MD RGGI STUDY January 2007 8 Study Design and Research Methodology Two primary modeling scenarios were employed by all three models: –“Maryland does not participate in RGGI” the baseline scenario (i.e., business-as-usual) the Classic RGGI region consists of the current RGGI states (ME, VT, CT, NH, NJ, NY, and DE) and anticipated RGGI states (MA and RI) Note: MA joined after study completion –“Maryland joins RGGI” includes same assumptions as baseline scenario expands the Classic RGGI region to include Maryland total amount of RGGI CO 2 emissions allowances increased by roughly 1/3 JHU-OUTEC and IMPLAN use Haiku results as inputs.
MD RGGI STUDY January 2007 9 Study Design and Research Methodology Comments were solicited from over 60 stakeholders representing more than 30 institutions –The stakeholders ranged from industry to state government agencies to environmental NGOs –Much of the input came in the early stages modeling assumptions data parameters recommendations for future alternative model runs –Stakeholders will be invited to review the report and comments on its analysis report will be available online at www.cier.umd.edu comments are due three weeks after report release addendum with comments will be provided online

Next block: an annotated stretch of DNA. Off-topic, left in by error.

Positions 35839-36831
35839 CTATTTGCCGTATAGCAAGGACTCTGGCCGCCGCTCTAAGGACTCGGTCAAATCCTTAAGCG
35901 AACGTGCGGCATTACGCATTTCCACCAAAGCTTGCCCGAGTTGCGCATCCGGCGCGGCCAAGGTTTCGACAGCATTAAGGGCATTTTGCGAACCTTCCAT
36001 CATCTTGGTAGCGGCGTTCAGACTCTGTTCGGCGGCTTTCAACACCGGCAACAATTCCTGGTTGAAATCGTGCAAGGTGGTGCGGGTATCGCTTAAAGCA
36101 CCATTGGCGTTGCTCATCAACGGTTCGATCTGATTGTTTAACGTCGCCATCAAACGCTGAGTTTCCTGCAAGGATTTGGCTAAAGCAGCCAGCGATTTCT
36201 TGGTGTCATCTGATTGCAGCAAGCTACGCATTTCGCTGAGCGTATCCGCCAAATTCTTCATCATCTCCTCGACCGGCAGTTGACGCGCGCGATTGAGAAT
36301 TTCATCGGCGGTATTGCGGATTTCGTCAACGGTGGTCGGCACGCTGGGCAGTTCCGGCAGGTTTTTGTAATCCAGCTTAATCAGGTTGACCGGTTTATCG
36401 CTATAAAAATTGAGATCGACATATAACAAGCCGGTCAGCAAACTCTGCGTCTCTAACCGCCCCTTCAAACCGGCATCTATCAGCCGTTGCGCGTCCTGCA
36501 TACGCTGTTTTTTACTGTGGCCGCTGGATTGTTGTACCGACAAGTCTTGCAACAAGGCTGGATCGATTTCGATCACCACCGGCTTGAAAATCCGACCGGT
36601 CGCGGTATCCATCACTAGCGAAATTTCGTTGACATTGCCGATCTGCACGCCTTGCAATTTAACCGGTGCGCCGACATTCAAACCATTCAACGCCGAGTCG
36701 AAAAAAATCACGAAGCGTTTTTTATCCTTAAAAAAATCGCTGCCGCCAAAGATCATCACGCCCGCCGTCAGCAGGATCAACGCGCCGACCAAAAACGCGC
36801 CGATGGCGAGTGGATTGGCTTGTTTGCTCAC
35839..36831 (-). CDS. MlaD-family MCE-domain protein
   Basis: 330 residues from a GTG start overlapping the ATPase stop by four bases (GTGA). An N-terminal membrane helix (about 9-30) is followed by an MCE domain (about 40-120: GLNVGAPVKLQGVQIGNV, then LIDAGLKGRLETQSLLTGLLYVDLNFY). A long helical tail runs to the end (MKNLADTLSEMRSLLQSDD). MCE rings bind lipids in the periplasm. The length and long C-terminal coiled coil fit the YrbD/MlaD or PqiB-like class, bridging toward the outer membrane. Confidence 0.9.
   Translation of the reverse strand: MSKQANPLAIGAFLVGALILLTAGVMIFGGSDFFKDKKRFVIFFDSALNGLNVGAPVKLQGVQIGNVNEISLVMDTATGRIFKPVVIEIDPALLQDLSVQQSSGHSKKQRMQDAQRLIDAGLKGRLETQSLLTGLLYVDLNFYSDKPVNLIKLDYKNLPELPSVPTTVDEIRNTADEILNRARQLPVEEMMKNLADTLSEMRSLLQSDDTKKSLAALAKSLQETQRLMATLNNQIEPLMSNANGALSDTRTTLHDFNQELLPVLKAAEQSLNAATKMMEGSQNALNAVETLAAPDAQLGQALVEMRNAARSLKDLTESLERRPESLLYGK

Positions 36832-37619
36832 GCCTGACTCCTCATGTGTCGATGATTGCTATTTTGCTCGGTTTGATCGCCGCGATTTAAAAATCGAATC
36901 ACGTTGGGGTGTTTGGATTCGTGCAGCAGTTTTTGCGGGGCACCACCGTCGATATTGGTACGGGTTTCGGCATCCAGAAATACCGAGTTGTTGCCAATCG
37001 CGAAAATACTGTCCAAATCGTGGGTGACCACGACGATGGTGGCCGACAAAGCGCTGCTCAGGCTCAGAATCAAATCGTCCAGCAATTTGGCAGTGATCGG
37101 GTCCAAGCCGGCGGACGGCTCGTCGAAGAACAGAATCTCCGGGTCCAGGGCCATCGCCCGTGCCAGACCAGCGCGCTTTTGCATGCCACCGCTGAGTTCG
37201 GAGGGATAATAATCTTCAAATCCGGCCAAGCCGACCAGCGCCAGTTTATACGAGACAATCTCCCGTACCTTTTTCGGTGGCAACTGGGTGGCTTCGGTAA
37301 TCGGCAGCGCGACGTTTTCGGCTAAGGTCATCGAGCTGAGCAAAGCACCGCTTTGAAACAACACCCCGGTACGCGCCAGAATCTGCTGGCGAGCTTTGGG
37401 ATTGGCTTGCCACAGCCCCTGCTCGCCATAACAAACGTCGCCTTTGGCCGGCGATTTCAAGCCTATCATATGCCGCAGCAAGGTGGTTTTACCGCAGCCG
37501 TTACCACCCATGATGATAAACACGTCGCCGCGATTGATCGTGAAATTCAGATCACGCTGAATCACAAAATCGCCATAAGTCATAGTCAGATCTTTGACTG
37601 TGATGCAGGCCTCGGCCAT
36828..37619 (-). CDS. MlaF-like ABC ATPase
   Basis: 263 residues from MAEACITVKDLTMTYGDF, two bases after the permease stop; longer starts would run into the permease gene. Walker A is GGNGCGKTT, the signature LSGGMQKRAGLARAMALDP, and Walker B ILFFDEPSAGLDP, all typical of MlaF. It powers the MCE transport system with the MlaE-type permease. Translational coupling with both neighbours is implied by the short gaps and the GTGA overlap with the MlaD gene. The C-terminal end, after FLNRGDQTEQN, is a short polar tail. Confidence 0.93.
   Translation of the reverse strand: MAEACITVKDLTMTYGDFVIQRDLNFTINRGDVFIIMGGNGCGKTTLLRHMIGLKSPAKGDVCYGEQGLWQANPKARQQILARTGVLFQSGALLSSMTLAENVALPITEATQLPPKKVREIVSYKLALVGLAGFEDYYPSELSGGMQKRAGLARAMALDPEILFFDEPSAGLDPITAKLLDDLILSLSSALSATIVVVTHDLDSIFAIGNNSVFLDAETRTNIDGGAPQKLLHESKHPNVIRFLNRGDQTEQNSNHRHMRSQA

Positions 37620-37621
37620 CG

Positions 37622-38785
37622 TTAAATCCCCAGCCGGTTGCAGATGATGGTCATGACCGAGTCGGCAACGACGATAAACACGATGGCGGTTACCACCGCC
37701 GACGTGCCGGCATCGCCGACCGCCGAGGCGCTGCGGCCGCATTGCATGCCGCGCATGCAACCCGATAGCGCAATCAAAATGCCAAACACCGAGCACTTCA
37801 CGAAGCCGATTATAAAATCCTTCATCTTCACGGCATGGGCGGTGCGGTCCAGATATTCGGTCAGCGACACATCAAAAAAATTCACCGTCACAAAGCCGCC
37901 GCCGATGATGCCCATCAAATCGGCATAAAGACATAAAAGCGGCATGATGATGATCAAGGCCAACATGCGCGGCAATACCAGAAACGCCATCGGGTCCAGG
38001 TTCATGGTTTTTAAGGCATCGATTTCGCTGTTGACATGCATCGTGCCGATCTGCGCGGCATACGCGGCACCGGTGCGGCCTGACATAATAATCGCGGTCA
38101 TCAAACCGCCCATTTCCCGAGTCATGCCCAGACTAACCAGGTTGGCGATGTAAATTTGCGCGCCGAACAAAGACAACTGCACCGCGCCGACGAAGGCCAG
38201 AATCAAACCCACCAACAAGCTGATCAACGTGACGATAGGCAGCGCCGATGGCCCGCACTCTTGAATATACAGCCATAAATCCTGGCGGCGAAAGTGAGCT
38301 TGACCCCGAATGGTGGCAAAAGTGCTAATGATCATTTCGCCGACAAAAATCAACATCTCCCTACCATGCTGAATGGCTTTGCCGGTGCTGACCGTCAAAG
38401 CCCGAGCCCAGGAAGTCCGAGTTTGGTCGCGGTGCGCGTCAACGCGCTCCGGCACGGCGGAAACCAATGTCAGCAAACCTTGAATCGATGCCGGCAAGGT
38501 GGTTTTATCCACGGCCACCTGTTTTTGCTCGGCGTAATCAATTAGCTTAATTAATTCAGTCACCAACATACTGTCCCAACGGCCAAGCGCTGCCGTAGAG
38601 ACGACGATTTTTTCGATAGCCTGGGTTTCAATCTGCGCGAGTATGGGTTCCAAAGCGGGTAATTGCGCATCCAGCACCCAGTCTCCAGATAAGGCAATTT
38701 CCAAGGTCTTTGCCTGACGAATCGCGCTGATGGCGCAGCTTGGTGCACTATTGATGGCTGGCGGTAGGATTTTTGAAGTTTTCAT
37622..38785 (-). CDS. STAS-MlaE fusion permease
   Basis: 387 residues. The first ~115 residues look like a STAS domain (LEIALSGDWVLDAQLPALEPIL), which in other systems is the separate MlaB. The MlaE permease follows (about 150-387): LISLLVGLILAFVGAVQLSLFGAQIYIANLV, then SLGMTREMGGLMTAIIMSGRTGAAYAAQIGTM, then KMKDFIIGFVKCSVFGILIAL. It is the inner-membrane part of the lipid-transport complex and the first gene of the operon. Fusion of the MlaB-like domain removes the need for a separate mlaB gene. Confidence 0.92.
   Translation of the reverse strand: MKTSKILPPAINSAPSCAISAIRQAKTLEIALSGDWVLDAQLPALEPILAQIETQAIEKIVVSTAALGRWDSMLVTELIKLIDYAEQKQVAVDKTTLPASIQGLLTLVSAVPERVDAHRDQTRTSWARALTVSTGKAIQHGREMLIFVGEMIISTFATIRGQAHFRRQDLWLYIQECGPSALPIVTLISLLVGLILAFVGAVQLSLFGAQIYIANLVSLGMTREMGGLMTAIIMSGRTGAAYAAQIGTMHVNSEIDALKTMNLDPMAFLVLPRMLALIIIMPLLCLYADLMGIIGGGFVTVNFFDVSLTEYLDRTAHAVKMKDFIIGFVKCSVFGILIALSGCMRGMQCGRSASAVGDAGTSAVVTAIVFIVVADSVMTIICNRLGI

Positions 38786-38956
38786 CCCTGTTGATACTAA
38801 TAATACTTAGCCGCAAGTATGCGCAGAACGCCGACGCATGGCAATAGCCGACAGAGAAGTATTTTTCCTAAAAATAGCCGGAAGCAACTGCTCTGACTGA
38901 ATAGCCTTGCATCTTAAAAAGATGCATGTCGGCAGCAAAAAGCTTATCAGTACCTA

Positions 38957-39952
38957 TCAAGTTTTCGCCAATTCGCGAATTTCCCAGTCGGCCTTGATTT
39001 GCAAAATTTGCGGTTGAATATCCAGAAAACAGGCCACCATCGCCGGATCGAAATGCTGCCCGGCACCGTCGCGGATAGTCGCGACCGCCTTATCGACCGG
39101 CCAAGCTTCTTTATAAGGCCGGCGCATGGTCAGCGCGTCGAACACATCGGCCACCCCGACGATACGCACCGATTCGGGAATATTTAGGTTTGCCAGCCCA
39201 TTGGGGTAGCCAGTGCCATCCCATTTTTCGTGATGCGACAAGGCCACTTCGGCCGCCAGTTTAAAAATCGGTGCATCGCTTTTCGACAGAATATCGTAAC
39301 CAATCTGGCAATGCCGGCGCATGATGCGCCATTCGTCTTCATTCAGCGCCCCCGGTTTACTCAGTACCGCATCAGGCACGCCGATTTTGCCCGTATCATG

MD RGGI STUDY January 2007 10 Findings: Supply, Demand and Reliability Maryland Joining RGGI Price of Electricity –Has virtually no effect on electricity price in Maryland. –Reduces electricity demand in Maryland through investments in energy efficiency, which contributes to the lack of a price effect. Reliability/Generator Adequacy –Is unlikely to raise generation capacity prices significantly in the PJM region, because energy efficiency programs would reduce demand for capacity reserves.
MD RGGI STUDY January 2007 11 Findings: Supply, Demand and Reliability Maryland Joining RGGI Utility Impacts –Has a negative impact on profits of coal-fired generators, but does not prompt retirement of coal capacity in Maryland. –Produces a very small amount of retirement of existing oil and gas steam capacity. –Has a positive impact on the profits of oil and gas generators, who earn revenues from the sale of CO 2 emission allowances created by the program.
MD RGGI STUDY January 2007 12 Electricity Demand in Maryland Maryland joining RGGI lowers net electricity demand in the state by 1.5% to 3.0% as a result of increased energy efficiency investment.
MD RGGI STUDY January 2007 14 The Effect of Maryland Joining RGGI on CO 2 Emissions from Electricity Generation in Maryland Maryland joining RGGI reduces CO 2 emissions from electricity generators in the state by roughly 13% by 2020. in Maryland
MD RGGI STUDY January 2007 15 Effects of Maryland Joining RGGI on Cumulative CO 2 Emissions for Expanded RGGI Region Maryland joining RGGI results in total expected emission reductions (including offsets) for the expanded RGGI region of roughly 26 million tons between 2010 and 2025.
MD RGGI STUDY January 2007 16 Findings: Emissions Leakage Maryland Joining RGGI –“Leakage” refers to the change in CO 2 emissions outside of the expanded RGGI region. –We find leakage can be positive or negative depending on where it is measured. –In general leakage is small.
MD RGGI STUDY January 2007 17 RGGI CO 2 Allowance Prices Maryland joining RGGI reduces the price of CO 2 emissions allowances in the RGGI cap and trade program.